How do you learn about pesticides and how pesticides influence water quality? Many local water agencies will have information relating to local water testing results and will be able to provide information and brochures relating to toxic chemicals. Surprisingly, a number of local agencies are listed in the “impaired” category by the Environmental Protection Agency (EPA) . For example, in California, at least 85 water bodies are listed in this impaired category.
What Type of Pesticides are Found in Local Water Sources?
Two types of pesticides that are very commonly used in residential areas are called chlorpyrifos (Dursban) and diazinon. These two pesticides often occur in local storm water runoffs. Unfortunately, their levels of concentration are not diminished by passing through local water treatment plants. Often the concentrations of these chemicals is high enough to effect fundamental organisms at the base of the food chain.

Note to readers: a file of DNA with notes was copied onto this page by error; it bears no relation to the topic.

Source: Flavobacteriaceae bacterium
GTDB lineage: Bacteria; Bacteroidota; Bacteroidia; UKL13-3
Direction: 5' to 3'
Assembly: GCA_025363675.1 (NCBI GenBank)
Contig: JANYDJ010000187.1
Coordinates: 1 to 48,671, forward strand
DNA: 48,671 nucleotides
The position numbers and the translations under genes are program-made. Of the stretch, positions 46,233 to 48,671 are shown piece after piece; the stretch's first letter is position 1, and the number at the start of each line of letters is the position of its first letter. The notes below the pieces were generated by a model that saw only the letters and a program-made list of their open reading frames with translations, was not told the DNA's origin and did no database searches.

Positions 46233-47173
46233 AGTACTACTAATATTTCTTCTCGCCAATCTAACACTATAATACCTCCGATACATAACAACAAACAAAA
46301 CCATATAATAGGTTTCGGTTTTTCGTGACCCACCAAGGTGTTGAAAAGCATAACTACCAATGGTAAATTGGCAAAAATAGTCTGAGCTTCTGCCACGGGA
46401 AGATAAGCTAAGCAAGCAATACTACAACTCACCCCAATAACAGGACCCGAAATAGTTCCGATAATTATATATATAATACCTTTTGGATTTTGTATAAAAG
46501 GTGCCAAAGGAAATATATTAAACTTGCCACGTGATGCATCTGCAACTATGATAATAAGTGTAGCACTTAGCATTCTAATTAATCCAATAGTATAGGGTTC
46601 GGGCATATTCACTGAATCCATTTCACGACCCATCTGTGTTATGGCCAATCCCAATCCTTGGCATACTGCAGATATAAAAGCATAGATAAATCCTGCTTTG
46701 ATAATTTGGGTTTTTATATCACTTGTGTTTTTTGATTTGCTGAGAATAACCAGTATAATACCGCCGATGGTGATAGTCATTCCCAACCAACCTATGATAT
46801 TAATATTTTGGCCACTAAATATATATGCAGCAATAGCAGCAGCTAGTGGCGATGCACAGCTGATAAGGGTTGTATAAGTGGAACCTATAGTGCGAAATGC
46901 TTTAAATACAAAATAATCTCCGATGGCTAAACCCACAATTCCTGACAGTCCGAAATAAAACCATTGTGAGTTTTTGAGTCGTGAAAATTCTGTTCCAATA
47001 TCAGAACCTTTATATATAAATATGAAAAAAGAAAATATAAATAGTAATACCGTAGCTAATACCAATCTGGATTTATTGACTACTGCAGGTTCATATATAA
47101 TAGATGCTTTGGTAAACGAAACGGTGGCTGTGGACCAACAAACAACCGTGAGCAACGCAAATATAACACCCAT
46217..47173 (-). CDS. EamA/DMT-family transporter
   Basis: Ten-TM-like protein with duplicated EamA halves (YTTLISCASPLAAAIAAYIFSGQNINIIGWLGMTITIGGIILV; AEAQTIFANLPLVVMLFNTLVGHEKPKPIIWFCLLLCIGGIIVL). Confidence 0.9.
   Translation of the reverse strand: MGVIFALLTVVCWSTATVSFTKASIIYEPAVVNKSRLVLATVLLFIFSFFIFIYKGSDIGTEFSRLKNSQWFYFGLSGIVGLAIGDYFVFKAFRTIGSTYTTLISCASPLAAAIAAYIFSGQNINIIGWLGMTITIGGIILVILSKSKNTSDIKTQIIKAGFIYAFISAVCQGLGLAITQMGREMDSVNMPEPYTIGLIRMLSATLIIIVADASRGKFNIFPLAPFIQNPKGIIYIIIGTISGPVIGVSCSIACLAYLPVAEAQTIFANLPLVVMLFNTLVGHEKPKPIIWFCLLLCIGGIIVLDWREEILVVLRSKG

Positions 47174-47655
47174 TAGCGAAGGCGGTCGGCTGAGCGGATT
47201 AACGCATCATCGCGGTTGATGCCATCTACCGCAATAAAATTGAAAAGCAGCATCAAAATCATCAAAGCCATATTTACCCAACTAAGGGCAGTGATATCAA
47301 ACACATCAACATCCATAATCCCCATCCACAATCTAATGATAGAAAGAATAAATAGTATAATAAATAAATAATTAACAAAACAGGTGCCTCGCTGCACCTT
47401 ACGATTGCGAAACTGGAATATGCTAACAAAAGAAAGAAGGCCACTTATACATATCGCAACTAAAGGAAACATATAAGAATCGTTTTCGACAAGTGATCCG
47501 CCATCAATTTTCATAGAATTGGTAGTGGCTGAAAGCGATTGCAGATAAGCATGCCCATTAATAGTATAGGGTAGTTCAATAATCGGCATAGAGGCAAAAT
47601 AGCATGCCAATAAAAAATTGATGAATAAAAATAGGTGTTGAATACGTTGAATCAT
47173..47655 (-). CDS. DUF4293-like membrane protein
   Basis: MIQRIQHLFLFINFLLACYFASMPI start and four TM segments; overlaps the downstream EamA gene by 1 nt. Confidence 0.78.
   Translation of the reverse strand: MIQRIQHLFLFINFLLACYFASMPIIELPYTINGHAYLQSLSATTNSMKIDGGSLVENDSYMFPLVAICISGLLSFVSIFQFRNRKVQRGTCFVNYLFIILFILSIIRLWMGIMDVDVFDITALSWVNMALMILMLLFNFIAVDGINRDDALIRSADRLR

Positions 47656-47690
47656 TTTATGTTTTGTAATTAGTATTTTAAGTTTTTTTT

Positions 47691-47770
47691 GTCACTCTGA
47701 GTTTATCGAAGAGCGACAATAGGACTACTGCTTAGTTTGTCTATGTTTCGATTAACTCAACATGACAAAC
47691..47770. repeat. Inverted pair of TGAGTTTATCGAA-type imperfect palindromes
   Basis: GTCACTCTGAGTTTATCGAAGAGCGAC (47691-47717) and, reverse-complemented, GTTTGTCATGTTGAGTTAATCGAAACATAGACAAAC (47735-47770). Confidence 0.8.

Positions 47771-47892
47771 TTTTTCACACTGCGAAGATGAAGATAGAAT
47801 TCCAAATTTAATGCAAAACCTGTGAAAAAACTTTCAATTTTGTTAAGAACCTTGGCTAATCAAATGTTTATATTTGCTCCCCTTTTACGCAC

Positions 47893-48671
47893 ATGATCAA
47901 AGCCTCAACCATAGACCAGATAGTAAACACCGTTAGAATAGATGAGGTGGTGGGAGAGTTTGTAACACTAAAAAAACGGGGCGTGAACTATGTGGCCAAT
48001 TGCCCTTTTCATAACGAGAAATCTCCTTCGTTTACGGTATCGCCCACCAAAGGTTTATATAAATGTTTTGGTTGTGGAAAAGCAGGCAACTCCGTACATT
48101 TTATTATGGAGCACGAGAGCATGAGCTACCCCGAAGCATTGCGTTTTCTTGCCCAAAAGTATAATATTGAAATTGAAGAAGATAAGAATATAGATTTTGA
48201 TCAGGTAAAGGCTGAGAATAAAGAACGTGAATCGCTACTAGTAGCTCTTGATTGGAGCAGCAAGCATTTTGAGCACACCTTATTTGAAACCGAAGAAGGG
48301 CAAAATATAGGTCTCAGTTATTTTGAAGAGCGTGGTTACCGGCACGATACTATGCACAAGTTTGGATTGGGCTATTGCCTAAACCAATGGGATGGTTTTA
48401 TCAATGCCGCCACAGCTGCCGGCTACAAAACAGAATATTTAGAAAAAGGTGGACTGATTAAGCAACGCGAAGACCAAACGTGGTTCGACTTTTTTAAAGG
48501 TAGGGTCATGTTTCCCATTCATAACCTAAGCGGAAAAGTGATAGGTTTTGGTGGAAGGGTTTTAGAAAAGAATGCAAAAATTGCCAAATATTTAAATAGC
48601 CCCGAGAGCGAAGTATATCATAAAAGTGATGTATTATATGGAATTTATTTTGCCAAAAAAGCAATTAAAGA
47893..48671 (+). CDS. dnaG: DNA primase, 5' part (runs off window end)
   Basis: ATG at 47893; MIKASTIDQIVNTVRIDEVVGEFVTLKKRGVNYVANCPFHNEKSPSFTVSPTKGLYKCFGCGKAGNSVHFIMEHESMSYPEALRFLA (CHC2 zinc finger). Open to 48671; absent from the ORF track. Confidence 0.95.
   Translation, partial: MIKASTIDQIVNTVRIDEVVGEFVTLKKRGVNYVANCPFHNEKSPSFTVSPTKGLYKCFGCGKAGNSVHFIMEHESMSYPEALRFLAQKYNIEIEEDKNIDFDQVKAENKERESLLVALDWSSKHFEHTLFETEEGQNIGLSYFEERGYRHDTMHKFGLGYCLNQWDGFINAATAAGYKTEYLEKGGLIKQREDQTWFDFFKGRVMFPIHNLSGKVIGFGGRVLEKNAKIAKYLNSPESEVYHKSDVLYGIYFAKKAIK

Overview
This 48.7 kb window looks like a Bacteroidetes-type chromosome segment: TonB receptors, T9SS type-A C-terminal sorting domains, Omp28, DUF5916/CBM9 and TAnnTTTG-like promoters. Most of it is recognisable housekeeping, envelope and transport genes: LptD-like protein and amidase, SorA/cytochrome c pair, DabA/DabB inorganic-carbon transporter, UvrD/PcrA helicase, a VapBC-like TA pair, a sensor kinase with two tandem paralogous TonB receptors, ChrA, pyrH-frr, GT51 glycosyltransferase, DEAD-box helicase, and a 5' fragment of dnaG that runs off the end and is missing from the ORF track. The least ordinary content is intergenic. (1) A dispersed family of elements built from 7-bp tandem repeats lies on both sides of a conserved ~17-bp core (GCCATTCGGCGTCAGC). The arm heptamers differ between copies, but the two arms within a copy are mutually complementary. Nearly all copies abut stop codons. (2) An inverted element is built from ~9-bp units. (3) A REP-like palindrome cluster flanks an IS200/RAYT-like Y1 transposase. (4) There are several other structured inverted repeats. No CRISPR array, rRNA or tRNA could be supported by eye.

Has the EPA been Able Reduce Pesticide Use?
In the year 2000, The EPA announced an agreement, with some pesticide manufacturers, that significantly reduced most products containing chlorpyrifos (Dursban) from sale to retail customers and most commercial uses of the chemical overall. The EPA had discovered through research that chlorpyrifos was potentially more harmful to infants, children and women.
What Pesticides are in Our Environment Causing Problems?